There's never been an Iowa caucus like this one, with one candidate holding such a dominant position. But as strong as Clinton is -- she has the most coveted endorsements here, including that of former Sen. Tom Harkin -- no one believes she is invulnerable, and if nothing else O'Malley is positioning himself to be available should she stumble.
"Hillary Clinton has slipped here because she has not been forthright in answering questions here," said Iowa's Republican Gov. Terry Branstad. "It's all been very stage-managed, with selected people in the audience. Iowans can see through that."
The irony is that the O'Malley campaign has so many strains of the 1992 Bill Clinton campaign. He speaks of a "covenant" -- a favorite Bill Clinton word -- and talks about the need to return to a time when people who "work hard and play by the rules" -- another phrase ripped from the Clinton playbook -- could advance and prosper. Like former President Clinton, O'Malley was a darling of the centrist Democratic Leadership Council.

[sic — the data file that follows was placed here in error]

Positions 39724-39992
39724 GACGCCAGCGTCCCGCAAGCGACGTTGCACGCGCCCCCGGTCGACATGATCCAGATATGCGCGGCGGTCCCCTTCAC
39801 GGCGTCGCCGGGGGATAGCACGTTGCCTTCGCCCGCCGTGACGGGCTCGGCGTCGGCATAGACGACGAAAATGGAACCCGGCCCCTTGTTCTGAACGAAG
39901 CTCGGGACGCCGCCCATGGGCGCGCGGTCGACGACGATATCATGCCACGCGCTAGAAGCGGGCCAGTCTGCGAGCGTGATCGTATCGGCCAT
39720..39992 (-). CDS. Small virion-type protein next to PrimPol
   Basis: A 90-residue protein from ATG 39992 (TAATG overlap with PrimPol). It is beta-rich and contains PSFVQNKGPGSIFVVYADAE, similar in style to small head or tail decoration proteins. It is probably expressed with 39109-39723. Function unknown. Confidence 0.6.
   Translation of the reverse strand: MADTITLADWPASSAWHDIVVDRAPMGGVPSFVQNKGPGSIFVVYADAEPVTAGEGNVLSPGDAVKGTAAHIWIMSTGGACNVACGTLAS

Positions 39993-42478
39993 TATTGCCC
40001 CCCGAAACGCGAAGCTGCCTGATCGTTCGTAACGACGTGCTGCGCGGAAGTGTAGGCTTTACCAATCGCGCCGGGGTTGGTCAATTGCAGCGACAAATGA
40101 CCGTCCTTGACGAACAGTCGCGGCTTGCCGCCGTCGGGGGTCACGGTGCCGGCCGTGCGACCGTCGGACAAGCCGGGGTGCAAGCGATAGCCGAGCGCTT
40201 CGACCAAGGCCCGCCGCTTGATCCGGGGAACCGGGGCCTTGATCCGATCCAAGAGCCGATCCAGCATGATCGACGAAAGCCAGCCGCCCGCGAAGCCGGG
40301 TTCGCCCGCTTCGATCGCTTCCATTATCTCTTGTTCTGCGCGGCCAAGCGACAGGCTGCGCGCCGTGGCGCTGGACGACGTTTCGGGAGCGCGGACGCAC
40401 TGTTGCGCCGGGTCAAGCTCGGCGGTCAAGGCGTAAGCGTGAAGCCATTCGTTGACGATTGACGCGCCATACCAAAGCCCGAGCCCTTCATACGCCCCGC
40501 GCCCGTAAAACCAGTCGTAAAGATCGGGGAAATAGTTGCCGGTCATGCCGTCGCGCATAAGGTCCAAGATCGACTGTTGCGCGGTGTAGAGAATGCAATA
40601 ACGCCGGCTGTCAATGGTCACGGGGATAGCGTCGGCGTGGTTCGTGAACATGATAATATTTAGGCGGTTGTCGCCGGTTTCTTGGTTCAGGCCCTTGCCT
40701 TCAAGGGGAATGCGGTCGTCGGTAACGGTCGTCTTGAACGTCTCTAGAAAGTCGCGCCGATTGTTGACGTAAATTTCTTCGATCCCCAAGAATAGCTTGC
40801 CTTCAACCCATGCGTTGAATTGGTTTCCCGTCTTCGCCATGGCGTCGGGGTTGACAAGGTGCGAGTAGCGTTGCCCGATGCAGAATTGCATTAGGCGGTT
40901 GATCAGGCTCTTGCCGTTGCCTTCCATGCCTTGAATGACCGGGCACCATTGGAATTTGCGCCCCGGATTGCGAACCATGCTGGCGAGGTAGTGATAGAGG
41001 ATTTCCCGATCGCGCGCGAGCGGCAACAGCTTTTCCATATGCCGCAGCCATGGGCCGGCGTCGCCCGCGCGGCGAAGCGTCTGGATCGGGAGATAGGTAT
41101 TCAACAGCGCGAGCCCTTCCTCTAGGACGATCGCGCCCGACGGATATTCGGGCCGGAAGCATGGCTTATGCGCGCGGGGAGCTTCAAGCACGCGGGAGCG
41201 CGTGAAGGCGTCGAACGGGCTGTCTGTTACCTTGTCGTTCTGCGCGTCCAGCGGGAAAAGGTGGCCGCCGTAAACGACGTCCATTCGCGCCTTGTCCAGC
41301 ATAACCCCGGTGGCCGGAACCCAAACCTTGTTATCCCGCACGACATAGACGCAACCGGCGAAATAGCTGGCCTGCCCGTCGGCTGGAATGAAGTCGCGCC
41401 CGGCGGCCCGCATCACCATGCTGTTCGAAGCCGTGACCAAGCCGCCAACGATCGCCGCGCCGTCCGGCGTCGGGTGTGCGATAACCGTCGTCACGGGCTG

At the same time, however, the very nature of the O'Malley effort -- his campaign a rudimentary handcart trip across Iowa, in sharp and humbling contrast with the shiny Conestoga wagon of the Hillary Clinton campaign -- is a shout across the prairies.
"Iowans expect to see their governor, senators and presidential candidates up close, and they expect people to be open and forthright and submit to their questions," said Branstad, who, having conducted six successful campaigns for governor, is steeped in the Iowa way. "If you can handle tough questions and even hostile questions, you gain respect, and that's why I tell candidates to come here early and often and travel the state."
That's what O'Malley is doing, and he's seeking to make a virtue out of necessity. "No presidential candidate worth their salt," he says, "should get to the White House without answering questions in every living room in Iowa." Ronna and Mike O'Brien's living room is a start.
(David M. Shribman is executive editor of the Post-Gazette (firstname.lastname@example.org, 412-263-1890). Follow him on Twitter at ShribmanPG.)